Virginia Cooperative Extension touts health benefits of youth physical activity programs
June 3, 2010
The U.S. Department of Health and Human Services recommends that children and adolescents engage in an hour or more of physical activity daily to improve their cardiovascular fitness and muscle strength and reduce their chance of developing chronic health problems in adulthood.
Virginia Cooperative Extension offers advice and a number of programs to help youth meet their health and fitness goals.
Jay Williams, professor of human nutrition, foods and exercise in the College of Agriculture and Life Sciences at Virginia Tech, suggests youth sports programs as one way for parents to promote physical activity among their children.
“Those who play youth sports tend to be more physically fit and have a lower obesity rate than those who don’t,” Williams said. “Interestingly enough, youth in these programs also tend to be less likely to smoke, less likely to use drugs, and more likely to wear seatbelts.”
Williams points to recent research on the lasting health benefits of youth sports.
“Adults who once participated in youth sports tend to be more physically active today and have a lower risk for chronic health problems, even if they do not currently lead an active lifestyle,” Williams said. “The ideal would be to encourage youth to participate in some sort of physical activity at the elementary age and in an organized sports program at the middle school and high school age.”
Whether or not youth participate in organized sports, engaging in some sort of physical activity on most days of the week will improve their fitness and lower their risk for chronic health problems. Extension has a number of programs that encourage children and adolescents to exercise.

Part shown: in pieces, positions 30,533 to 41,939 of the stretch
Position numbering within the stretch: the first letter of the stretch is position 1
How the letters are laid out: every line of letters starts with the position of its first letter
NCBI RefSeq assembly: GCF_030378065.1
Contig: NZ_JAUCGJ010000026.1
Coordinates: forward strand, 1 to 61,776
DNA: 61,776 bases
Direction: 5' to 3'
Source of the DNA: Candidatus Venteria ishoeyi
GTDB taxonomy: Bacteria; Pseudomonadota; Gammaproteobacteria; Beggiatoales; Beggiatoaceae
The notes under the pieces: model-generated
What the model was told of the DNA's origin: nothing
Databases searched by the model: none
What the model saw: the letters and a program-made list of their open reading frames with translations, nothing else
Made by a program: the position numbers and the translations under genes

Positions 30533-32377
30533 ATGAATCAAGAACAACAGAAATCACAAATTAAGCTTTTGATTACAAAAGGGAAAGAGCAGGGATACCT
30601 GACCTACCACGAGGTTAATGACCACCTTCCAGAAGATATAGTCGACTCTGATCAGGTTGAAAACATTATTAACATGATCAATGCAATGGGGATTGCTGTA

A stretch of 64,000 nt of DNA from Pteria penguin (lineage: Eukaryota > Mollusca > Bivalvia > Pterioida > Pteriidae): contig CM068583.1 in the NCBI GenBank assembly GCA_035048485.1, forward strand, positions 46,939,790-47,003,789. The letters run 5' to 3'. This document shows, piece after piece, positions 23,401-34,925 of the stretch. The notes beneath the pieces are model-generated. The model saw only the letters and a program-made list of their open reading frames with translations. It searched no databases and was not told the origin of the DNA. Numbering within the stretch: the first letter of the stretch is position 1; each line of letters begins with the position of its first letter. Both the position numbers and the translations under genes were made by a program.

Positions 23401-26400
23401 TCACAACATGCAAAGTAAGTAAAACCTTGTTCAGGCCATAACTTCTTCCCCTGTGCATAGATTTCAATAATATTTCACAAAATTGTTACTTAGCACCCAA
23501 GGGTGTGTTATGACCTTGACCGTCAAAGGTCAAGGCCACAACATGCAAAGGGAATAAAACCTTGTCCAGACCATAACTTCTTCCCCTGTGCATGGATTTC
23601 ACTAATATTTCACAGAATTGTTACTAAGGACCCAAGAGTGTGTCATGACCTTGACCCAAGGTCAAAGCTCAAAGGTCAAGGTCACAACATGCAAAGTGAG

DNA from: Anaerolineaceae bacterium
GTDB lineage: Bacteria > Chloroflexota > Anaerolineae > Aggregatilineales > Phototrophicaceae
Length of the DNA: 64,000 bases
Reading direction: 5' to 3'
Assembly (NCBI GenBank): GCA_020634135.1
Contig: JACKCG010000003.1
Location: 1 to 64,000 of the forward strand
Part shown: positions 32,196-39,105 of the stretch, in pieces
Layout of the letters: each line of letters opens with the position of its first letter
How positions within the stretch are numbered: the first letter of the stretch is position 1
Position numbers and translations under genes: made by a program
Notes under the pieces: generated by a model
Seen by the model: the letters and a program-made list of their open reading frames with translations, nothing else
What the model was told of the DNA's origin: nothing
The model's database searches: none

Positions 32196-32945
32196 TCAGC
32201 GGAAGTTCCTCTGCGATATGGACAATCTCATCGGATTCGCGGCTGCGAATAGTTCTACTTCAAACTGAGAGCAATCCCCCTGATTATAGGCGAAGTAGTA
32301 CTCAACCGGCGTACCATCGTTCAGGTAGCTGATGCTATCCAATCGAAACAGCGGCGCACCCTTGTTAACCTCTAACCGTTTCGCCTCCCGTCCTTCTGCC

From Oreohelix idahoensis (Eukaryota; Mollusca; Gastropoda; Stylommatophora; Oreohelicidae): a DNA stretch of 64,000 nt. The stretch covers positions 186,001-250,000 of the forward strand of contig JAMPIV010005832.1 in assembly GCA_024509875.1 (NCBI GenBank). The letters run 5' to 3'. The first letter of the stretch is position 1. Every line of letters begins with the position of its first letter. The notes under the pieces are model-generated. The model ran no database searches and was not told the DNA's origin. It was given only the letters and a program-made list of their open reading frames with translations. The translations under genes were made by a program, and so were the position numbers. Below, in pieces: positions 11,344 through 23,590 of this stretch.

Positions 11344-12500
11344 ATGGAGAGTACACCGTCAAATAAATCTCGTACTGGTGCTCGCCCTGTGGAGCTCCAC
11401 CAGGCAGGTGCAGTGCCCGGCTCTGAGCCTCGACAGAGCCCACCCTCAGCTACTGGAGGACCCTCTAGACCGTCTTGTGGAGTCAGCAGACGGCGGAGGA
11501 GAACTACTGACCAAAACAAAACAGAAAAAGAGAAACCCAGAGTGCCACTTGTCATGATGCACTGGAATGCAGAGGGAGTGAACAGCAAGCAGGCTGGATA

Jill Garth, family and consumer sciences Extension agent in Orange County, taught local youth in her community the value of daily exercise through FIT Extension, an eight-week program that motivates participants to engage in at least 30 minutes of moderate physical activity on most days of the week.
“We partnered with the local schools and enrolled 150 children and teens from Orange County in FIT Extension last year,” Garth said. “Together they walked more than 40,000 miles.”
Open to youth and adults, FIT Extension encourages six-person teams to engage in enough combined physical activity to equate to walking 480 miles – the length of Virginia.
A number of other Extension programs also have physical activity components. Designed to combat obesity among children and adolescents in local schools, the Families, Food, and Fun after-school program brings families together to learn about good nutrition, regular exercise, and the ABCs of cooking. Youth in the program have demonstrated a 40 percent increase in their awareness of the importance of physical activity.
Likewise, the Healthy Weights for Healthy Kids curriculum teaches more than 10,000 young Virginians positive attitudes and healthy behaviors regarding diet, exercise, and body image every year. The program incorporates physical activity and movement into each of its key program areas.
Your local Extension office can direct you to more information about nutrition and exercise topics.